“I don’t think the final decision on any body of water is going to be more political because of this bill. I think it’ll be less, because we have 60 sets of eyes on it,” he said.

In the Senate, the bill has been referred to the resources committee, where Co-chair Cathy Giessel, R-Anchorage, has introduced her own version. Giessel said on Monday she was unsure whether the bill has the support needed to pass the Senate.

• James Brooks is a longtime Alaska reporter, having previously worked at the Anchorage Daily News, Juneau Empire, Kodiak Mirror and Fairbanks Daily News-Miner. This article originally appeared online at alaskabeacon.com. Alaska Beacon, an affiliate of States Newsroom, is an independent, nonpartisan news organization focused on connecting Alaskans to their state government.

More in News

Jasmine Chavez, a crew member aboard the Quantum of the Seas cruise ship, waves to her family during a cell phone conversation after disembarking from the ship at Marine Park on May 10. (Mark Sabbatini / Juneau Empire file photo)
Ships in port for the week of May 25

Here’s what to expect this week.

Wreath bearers present wreaths for fallen comrades, brothers and sisters in arms during a Memorial Day ceremony at Alaskan Memorial Park on Monday. Laying wreaths on the graves of fallen heroes is a way to honor and remember the sacrifices made. (Jasz Garrett / Juneau Empire)
Traditional Memorial Day ceremonies offer new ways to ‘never forget’ those who served

New installations at memorial sites, fresh words of reminder shared by hundreds gathering in Juneau.

Thunder Mountain High School graduates celebrate after moving their tassels to the left, their newly received diplomas in hand, at the end of Sunday’s commencement ceremony. (Jasz Garrett / Juneau Empire)
‘Forever a Falcon’: Thunder Mountain High School celebrates final graduating class

147 seniors get soaring sendoff during 16th annual commencement full of heightened emotions.

Seniors at Juneau-Douglas High School: Yadaa.at Kalé enter the gymnasium for their commencement ceremony on Sunday. (Mark Sabbatini / Juneau Empire)
JDHS graduates celebrate journey from virtual ‘pajama class’ freshmen to virtuous camaraderie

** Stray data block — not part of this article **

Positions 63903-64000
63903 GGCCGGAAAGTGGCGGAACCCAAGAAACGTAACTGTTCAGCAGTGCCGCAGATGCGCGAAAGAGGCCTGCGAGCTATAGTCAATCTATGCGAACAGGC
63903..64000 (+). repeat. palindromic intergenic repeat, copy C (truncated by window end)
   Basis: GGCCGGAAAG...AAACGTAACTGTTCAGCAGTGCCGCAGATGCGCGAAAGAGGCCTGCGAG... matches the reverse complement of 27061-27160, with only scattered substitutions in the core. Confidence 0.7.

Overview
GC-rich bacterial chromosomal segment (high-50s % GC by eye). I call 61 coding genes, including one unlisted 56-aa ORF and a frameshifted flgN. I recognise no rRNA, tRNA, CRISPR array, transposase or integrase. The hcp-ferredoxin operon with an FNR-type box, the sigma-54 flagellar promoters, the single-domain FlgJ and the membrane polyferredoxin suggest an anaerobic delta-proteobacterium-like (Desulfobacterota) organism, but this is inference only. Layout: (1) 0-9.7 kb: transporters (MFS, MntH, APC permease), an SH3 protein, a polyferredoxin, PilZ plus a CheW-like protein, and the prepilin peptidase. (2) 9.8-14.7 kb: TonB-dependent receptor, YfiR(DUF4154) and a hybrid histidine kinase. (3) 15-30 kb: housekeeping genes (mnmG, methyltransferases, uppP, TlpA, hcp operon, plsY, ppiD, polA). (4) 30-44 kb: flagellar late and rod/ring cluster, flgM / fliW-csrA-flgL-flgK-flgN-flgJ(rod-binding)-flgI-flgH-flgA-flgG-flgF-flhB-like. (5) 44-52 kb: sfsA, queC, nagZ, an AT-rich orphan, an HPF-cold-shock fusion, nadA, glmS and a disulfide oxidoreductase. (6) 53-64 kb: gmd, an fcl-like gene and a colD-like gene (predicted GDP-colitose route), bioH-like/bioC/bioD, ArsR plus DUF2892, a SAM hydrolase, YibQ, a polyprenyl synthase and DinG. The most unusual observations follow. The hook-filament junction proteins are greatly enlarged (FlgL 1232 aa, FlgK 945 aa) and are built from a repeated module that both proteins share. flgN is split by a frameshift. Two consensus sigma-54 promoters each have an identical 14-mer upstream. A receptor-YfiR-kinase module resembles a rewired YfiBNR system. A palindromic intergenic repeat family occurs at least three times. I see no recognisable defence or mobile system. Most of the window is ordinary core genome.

Resolve in overcoming struggles a lifelong lesson for future, seniors told at commencement ceremony.

Sierra Guerro-Flores (right) listens to her advisor Electra Gardinier after being presented with her diploma at Yaaḵoosgé Daakahídi High School’s graduation ceremony Sunday in the Juneau-Douglas High School: Yadaa.at Kalé auditorium. (Mark Sabbatini / Juneau Empire)
Alternatives are vast for Yaaḵoosgé Daakahídi High School’s graduating class

31 students take center stage during ceremony revisiting their paths at the school and what’s next.

The LeConte state ferry in 2023. (Lex Treinen / Chilkat Valley News)
Stranded Beerfest travelers scramble to rebook after LeConte ferry breakdown

Loss of 225-passenger ferry leaves many Juneau-bound revelers looking for other ways home.

A photo taken from the terminal roof shows the extent of the first phase of paving to accommodate large aircraft. (Mike Greene / City and Borough of Juneau)
Large-scale repaving project plants itself at Juneau International Airport

Work may take two to three years, schedule seeks to limit impact on operations.

Capital Transit buses wait to depart from the downtown transit center on Thursday. Route number 8 was adjusted this spring. (Jasz Garrett / Juneau Empire)
More service, visitor information helping Capital Transit to keep up with extra cruise passenger traffic

Remedies made after residents unable to board full buses last year seem to be working, officials say

(Michael Penn / Juneau Empire file photo)
Police calls for Thursday, May 23, 2024

This report contains public information from law enforcement and public safety agencies.

Most Read